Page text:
Dec 18 2019

Building Long-term Value: A Blueprint for CFOs

Operating at the nexus of short-term performance pressures and the behaviors that promote long-term value creation within the firm, the chief financial officer (CFO) has a unique ability to drive long-term value creation for the organization.

Among their growing set of responsibilities, CFOs and their teams report company financial results, communicate with and field questions from investors, secure financing to fund corporate strategies, and act as a strategic resource for the chief executive officer (CEO) and board of directors.

CFOs need to manage legitimate short-term performance pressures and, at the same time, advocate for capital allocation decisions with long-term benefits, even if potential contributions to corporate earnings are years in the future. CFOs are essential to driving long-term behaviors and are in a unique position to make a meaningful difference. According to one leading academic, “There’s a huge opportunity for CFOs to focus firms on what truly matters.”

Based on input from FCLTGlobal’s Long-term CFO Initiative (which included two FCLTGlobal member working groups and more than 60 one-on-one interviews—sourced from multiple geographies) and available research, this paper highlights key pressures and obstacles that CFOs encounter, considers the CFO’s unique role as a fulcrum for long-term behavior, assesses the CFO’s intrinsic long-term focus, and recommends the following four long-term levers readily available to the CFO:

  • Presenting the right information
    Instead of focusing first on what’s required for compliance, CFOs can choose the information to prioritize with important audiences—including investors, the board, and the internal organization—and use that information to drive longer-term conversations and behavior.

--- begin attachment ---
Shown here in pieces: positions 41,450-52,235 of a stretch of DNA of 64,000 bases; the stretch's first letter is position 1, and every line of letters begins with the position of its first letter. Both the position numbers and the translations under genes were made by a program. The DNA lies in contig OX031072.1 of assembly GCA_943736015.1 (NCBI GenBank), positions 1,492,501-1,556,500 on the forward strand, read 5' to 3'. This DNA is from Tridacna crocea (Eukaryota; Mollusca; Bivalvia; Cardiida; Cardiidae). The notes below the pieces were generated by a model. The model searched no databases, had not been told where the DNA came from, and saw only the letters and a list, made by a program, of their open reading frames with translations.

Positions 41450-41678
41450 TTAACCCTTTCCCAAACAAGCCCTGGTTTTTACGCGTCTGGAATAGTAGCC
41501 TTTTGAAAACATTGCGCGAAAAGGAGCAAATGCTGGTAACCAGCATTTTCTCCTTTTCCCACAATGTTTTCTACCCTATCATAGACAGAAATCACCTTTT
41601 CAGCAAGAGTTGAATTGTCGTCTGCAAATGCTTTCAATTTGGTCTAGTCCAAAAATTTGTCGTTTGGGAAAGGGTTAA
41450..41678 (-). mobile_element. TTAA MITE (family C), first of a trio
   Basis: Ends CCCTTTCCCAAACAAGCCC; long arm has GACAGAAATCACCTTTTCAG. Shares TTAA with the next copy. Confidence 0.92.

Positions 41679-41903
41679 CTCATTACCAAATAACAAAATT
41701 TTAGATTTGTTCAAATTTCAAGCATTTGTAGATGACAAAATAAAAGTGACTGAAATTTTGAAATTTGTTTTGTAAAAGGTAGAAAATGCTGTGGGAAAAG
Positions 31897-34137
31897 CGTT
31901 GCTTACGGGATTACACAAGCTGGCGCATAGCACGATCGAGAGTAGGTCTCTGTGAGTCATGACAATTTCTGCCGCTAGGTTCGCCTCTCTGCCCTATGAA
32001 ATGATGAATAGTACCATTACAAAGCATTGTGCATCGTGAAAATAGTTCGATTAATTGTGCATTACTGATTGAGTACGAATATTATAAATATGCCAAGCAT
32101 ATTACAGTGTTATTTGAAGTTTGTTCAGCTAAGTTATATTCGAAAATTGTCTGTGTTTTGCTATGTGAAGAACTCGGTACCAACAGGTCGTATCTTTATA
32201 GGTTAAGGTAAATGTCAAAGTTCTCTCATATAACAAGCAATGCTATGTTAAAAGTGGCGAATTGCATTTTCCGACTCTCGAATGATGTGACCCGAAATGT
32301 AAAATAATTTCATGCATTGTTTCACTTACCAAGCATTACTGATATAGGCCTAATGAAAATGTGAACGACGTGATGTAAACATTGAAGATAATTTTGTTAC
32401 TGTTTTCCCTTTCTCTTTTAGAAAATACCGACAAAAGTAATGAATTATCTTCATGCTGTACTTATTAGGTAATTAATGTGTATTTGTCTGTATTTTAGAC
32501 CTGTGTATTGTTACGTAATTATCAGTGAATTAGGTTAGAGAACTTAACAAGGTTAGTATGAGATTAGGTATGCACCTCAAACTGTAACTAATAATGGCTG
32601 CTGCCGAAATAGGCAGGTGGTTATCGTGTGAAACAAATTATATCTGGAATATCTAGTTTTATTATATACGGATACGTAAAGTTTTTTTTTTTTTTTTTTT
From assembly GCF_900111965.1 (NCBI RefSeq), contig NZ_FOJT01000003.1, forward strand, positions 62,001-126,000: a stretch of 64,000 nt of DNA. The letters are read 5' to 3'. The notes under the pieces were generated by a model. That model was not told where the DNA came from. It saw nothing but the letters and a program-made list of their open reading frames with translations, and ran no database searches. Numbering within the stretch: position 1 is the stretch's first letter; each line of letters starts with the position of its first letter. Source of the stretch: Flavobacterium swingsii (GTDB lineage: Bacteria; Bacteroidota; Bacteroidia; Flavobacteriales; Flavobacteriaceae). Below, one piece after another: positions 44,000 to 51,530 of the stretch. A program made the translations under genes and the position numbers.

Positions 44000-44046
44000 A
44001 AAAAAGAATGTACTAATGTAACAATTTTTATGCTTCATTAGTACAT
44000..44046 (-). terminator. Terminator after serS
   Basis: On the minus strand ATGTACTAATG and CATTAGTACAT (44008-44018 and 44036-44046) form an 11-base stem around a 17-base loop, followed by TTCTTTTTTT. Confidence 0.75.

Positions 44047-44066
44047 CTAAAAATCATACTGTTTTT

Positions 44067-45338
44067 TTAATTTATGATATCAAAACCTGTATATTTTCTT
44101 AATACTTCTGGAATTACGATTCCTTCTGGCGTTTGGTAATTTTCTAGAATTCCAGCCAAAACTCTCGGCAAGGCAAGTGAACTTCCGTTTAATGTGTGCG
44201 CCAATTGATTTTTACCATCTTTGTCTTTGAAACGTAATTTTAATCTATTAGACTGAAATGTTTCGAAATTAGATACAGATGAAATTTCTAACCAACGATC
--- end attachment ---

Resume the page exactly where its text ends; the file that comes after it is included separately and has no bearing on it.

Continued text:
• Leveraging forecasts with longer time horizons
    By distinguishing forecasts from annual budgets and requiring longer forecasting time horizons (three to five years or more), CFOs can reframe the value of the forecasting process. This approach creates space for internal consideration of initiatives with longer-term contributions—and gives management teams the ability to make adjustments now if the forecasted future is not to their liking.
  • Quantifying risks and intangibles
    Risk management remains an essential element of corporate governance, but it is primarily focused on avoiding negative surprises. However, management teams can also leverage quantification of risks and intangibles as a proactive way to promote long-term thinking and behavior.
  • Aligning capital allocation with long-term strategy
    CFOs may not own the strategic planning process, but they can require consistency in capital allocation decision-making in support of the organization’s long-term strategic goals. Capital allocation is the ultimate reflection of company strategy, and CFOs have the ability to require a stronger connection between business unit investment actions and long-term strategic objectives.

CFOs interested in driving long-term value creation can use these findings as a reference checklist to encourage long-term behaviors across their organizations. Those who work with CFOs (boards, C-suite executives, CFO direct reports, and external professionals) can also use these tools to support and challenge senior finance executives and their teams.